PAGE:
BOSTON, May 24 (Reuters) - Celebrity chef and former television star Mario Batali is due in a Boston court on Friday to face a criminal charge that he forcibly groped and kissed a woman at a restaurant in 2017.
Batali, 58, is set to be arraigned in Boston Municipal Court after being charged with indecent assault and battery.
It is the first criminal case against Batali after the emergence of the #MeToo movement, which has cast a harsh light on widespread patterns of sexual harassment or abuse of women in multiple spheres of American life and ended the careers of dozens of powerful men in American media, politics and business.
The woman told police that Batali in March 2017 groped her breasts, buttocks and groin and kissed her face after posing with her for a photograph. Authorities did not identify the woman, but the claims mirror those levied in a civil lawsuit filed against Batali in August.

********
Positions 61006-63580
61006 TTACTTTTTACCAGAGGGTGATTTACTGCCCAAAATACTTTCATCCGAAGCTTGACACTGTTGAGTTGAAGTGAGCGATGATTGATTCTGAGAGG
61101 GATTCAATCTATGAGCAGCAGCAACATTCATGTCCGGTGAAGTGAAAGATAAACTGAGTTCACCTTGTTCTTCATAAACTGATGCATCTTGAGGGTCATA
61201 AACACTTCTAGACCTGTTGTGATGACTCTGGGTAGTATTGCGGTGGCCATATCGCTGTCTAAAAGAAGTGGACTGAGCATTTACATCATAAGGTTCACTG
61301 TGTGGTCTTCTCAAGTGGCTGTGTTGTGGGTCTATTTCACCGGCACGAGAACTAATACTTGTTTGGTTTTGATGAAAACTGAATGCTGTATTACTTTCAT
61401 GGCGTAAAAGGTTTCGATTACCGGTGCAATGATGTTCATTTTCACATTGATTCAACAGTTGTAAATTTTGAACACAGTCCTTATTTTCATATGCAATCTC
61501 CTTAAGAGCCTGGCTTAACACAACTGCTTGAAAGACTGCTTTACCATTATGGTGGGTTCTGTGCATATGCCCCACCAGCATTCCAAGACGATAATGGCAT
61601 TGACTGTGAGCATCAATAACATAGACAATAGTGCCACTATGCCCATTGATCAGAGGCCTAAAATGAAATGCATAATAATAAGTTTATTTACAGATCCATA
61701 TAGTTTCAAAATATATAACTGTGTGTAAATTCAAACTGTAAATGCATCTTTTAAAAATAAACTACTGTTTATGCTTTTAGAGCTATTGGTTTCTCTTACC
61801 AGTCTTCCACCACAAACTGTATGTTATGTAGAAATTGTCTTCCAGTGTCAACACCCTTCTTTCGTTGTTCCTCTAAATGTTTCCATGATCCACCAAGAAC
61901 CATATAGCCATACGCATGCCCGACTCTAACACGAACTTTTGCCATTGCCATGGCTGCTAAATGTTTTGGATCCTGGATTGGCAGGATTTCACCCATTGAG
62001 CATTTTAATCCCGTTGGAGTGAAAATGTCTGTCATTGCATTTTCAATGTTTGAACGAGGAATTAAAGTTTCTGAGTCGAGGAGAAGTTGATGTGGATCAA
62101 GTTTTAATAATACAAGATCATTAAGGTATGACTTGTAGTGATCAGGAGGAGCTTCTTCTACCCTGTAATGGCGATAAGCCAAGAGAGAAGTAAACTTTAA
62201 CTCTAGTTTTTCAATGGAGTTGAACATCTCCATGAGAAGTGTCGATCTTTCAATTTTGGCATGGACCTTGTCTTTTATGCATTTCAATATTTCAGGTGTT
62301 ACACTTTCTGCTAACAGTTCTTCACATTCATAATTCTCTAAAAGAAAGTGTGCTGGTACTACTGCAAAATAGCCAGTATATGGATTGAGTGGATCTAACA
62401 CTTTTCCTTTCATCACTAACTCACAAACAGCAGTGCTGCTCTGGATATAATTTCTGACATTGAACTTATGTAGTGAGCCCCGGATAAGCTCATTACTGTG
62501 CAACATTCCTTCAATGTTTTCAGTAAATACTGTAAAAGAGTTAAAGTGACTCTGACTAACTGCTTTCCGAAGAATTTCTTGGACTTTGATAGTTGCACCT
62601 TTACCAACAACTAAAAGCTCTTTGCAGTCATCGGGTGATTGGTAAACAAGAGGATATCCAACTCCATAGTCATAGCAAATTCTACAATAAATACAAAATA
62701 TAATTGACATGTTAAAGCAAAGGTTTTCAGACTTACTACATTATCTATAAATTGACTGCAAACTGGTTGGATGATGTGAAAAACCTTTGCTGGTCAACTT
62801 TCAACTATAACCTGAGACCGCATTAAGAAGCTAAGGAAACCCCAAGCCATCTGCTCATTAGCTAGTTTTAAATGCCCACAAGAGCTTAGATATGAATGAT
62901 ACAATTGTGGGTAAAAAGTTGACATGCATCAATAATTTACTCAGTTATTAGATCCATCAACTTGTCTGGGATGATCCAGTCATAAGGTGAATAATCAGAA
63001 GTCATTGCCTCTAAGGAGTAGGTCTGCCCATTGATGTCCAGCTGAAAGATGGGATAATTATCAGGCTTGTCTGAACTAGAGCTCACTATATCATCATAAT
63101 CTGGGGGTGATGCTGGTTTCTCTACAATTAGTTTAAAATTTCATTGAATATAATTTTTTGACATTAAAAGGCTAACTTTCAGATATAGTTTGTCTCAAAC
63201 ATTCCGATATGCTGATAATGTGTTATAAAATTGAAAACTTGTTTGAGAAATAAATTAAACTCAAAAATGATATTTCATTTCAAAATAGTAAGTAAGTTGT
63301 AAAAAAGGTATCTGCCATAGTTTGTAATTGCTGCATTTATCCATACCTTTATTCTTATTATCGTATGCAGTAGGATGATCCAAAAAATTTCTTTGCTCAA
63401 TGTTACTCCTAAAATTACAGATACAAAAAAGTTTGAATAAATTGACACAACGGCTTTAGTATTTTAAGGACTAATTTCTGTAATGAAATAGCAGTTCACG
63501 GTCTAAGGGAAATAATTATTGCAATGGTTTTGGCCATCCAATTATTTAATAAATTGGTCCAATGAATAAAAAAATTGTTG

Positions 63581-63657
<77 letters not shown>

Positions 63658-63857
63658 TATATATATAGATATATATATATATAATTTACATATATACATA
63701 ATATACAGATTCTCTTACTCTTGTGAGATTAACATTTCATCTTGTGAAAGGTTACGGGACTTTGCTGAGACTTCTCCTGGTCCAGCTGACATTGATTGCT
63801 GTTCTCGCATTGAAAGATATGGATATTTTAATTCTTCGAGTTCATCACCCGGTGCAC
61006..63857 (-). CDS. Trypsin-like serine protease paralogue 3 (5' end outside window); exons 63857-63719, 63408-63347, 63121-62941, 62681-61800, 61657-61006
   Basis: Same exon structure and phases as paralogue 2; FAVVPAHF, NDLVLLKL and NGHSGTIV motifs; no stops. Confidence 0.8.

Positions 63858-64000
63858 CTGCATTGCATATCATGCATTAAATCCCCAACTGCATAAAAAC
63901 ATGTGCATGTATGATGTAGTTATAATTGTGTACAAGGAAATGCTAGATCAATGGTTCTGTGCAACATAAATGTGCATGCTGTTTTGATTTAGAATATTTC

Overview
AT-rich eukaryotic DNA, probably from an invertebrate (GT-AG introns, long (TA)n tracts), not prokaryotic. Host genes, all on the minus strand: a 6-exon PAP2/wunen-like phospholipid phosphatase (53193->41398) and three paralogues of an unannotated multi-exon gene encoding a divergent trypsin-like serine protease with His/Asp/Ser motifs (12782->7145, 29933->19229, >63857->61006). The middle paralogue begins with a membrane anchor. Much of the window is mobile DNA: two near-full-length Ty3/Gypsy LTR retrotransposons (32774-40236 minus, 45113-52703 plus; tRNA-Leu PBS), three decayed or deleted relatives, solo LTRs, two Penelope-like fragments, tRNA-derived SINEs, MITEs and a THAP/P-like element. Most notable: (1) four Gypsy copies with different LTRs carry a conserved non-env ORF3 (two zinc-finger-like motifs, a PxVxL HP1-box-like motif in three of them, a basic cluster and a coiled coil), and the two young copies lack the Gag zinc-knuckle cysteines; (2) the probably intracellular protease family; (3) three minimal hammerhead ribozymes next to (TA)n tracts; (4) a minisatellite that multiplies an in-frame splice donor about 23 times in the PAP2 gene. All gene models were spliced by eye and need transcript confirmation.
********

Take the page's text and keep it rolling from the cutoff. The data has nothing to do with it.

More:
Batali, who this year sold his stakes in his U.S. restaurants after the accusations against him emerged, denies wrongdoing, said his lawyer, Anthony Fuller.
“He intends to fight the allegations vigorously and we expect the outcome to fully vindicate Mr. Batali,” Fuller said in a statement.
Since the start of the #MeToo movement in 2017, hundreds of women have publicly accused powerful men of sexual misconduct that had often been overlooked by colleagues.
Batali’s charisma and culinary flair turned him into a restaurant executive, TV star, author and one of the world’s most recognizable chefs. He premiered on Food Network in 1997 on the show “Molto Mario” and in 2011 helped launch the daytime cooking show “The Chew” on ABC.
In December 2017, ABC fired Batali after four unnamed women accused him of sexual misconduct that they said spanned at least two decades. The Food Network had also canceled plans to relaunch “Molto Mario.”
The New York Police Department later launched an investigation after CBS “60 Minutes” reported in May 2018 that Batali drugged and sexually assaulted an employee in 2005. Batali denied the report, and police later closed the probe. (Reporting by Nate Raymond; Editing by Scott Malone and Jonathan Oatis)